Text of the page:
Trader Thoughts – observations ahead of US payrolls
Crude can't find any love in this market and the bid has literally dried up. There have been a number of fundamental triggers behind the moves (higher gasoline inventories, signs of demand destruction) but the savage decline, with US Crude now 14% off its highs, seems to have been accelerated by a liquidation of extended gross long positioning.
Into the $82.70 - $78.00 (US crude) and we see a strong concentration of volume transacted over the past 12 months, so this may promote consolidation after the liquidation – however, until we see better support, at this point it's hard to stand in front of this move. Gasoline has also been smacked from $2.85 and crude traders are watching this closely, with the crack spread subsequently coming in sharply. Obviously not a great environment for energy stocks, with good interest to short the XLE ETF, or doing so via long/short plays (short XLE / long XRT). Petro-currencies have also found sellers, with the CLP (Colombian Peso) and MXN (Mexican peso) getting real attention from the shorts. USDCLP requires a higher risk tolerance but while you pay a wider spread than EURUSD you pay for the movement and propensity to trend, but as we see on the daily USDCLP is on a tear.
In G10 FX, the NOK and CAD have held up well despite moves in crude, but we’ve seen the antipodeans in better shape, and NZDCAD longs are working and looking good for a further push higher.
Nat Gas also needs close attention with price re-testing and closing above the top of the range it's held throughout 2023. We also saw a firm close above the upper Bollinger Band after a period of heightened compression, and this won’t have gone unnoticed by the trend traders. News of smaller-than-expected inventories from the IEA and forecasts of colder temperatures in the Northwest and upper Midwest in the US have been a trigger. Technically, we’ve had a number of false starts, but price trends start with breakouts, and this may be a chart that has come up on a few momentum and trend accounts. I like long positions but would stop out if price reverses back into $2.98.
FX moves on the day
On the USD, we’ve seen back-to-back daily declines in the DXY, and longs are part reducing exposures in US nonfarm payrolls (NFP) We’ve seen some buying in US Treasuries with 2-yr -3bp into 5.01% and US 10s a tick lower into 4.71%. In rates markets, we see just 6bp of hikes priced for the 1 November FOMC meeting and 9bp cumulatively for the December meeting – essentially, the market sees a great probability that the Fed is done hiking here. We are seeing a modest increase in implied rate cuts further out into 2024, with a focus on 3-month SOFR futures. Here we can see an 89bp of cuts now priced for 2024 – the equation on TradingView to see this is CME:SR3Z2023-CME:SR3Z2024 – should this build then we may see USD longs looking to reduce exposures further.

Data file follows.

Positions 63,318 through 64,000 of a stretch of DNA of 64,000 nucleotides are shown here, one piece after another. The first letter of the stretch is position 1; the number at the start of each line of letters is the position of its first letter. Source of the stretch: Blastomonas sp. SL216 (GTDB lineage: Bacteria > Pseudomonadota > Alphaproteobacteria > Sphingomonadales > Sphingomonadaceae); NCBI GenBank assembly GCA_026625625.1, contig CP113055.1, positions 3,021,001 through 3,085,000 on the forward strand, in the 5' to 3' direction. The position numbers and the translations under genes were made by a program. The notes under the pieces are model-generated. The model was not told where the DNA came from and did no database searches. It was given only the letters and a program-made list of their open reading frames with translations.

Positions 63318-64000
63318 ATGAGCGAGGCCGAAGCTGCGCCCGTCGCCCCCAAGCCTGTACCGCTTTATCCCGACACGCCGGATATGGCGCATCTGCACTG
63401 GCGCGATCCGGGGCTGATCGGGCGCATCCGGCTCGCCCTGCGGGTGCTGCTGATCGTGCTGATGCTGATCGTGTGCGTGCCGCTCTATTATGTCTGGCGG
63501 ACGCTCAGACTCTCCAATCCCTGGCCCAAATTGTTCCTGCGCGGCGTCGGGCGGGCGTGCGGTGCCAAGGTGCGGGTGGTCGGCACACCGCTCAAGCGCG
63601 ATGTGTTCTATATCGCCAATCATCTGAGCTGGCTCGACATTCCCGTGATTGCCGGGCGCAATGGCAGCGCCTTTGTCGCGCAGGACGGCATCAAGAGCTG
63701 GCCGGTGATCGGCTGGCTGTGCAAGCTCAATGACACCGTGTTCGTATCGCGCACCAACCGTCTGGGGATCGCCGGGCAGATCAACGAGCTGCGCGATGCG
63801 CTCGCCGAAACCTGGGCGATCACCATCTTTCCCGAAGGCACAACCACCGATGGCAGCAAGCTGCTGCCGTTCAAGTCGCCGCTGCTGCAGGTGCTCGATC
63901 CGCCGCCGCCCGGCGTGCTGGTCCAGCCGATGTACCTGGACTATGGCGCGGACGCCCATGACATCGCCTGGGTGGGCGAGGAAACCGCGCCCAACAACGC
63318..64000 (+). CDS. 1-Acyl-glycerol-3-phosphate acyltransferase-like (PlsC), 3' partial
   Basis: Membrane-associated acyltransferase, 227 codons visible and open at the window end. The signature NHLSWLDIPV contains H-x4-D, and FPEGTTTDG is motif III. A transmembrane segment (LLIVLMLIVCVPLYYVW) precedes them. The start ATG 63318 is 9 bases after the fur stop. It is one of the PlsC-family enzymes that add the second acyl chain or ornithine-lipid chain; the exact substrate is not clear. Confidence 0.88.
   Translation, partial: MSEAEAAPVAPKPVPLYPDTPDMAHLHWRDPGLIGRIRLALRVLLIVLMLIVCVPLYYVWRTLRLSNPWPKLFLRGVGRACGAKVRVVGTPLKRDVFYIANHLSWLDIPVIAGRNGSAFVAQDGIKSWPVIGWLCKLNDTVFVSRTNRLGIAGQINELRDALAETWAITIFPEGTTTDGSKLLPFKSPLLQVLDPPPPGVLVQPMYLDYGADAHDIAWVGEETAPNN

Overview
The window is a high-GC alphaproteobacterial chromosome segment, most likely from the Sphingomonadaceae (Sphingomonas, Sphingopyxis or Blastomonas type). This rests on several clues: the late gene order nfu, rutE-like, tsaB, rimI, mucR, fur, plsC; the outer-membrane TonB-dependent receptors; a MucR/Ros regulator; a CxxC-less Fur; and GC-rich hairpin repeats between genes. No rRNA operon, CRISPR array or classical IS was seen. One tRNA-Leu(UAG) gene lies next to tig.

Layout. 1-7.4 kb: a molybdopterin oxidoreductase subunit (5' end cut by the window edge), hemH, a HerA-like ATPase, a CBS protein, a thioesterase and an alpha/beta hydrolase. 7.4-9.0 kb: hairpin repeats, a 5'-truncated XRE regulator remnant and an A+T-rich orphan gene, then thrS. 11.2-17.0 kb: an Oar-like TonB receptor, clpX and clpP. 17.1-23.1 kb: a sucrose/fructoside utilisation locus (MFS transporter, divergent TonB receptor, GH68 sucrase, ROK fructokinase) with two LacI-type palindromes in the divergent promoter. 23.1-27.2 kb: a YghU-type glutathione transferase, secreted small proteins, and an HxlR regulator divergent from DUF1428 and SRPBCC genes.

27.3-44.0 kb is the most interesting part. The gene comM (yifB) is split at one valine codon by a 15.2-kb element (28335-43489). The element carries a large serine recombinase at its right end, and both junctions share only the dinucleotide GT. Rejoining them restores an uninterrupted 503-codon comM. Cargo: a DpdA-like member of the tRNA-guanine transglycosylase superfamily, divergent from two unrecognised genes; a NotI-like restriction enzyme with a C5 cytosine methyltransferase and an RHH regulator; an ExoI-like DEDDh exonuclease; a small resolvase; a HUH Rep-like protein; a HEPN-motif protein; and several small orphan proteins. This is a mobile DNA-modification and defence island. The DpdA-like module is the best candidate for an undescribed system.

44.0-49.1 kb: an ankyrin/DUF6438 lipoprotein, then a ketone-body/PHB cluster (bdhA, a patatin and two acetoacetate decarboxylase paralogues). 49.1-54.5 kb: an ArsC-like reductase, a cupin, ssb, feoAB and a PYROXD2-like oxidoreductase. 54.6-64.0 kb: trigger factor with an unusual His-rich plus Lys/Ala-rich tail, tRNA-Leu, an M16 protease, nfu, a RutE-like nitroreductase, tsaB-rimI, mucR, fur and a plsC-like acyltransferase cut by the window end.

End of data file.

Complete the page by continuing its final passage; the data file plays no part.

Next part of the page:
NFPs are the obvious near-term risk - The market looks for 170k jobs created in Sept with the range of estimates set between 250k and 90k. The unemployment rate is eyed at 3.7% (from 3.8%) and again the participation rate could play a factor here, Average Hourly earnings are expected to remain at 4.3% YoY.
It's hard to consider a playbook on the jobs report, as we have a number of key variables to consider. I do think we’re moving to a world where the U/E rate matters and could be the more important aspect of the NF payrolls report. Clearly, the USD bulls want an NFP print above 200k, and U/E at or below 3.7%. Those short would be hoping for a U/E rate above 3.8% and NFP below 160k. It may not be that clear cut though.
Next week’s US CPI remains the marquee event risk, with US Q2 earnings also coming into play.
The material provided here has not been prepared in accordance with legal requirements designed to promote the independence of investment research and as such is considered to be a marketing communication. Whilst it is not subject to any prohibition on dealing ahead of the dissemination of investment research we will not seek to take any advantage before providing it to our clients. Pepperstone doesn’t represent that the material provided here is accurate, current or complete, and therefore shouldn’t be relied upon as such. The information, whether from a third party or not, isn’t to be considered as a recommendation; or an offer to buy or sell; or the solicitation of an offer to buy or sell any security, financial product or instrument; or to participate in any particular trading strategy. It does not take into account readers’ financial situation or investment objectives. We advise any readers of this content to seek their own advice. Without the approval of Pepperstone, reproduction or redistribution of this information isn’t permitted.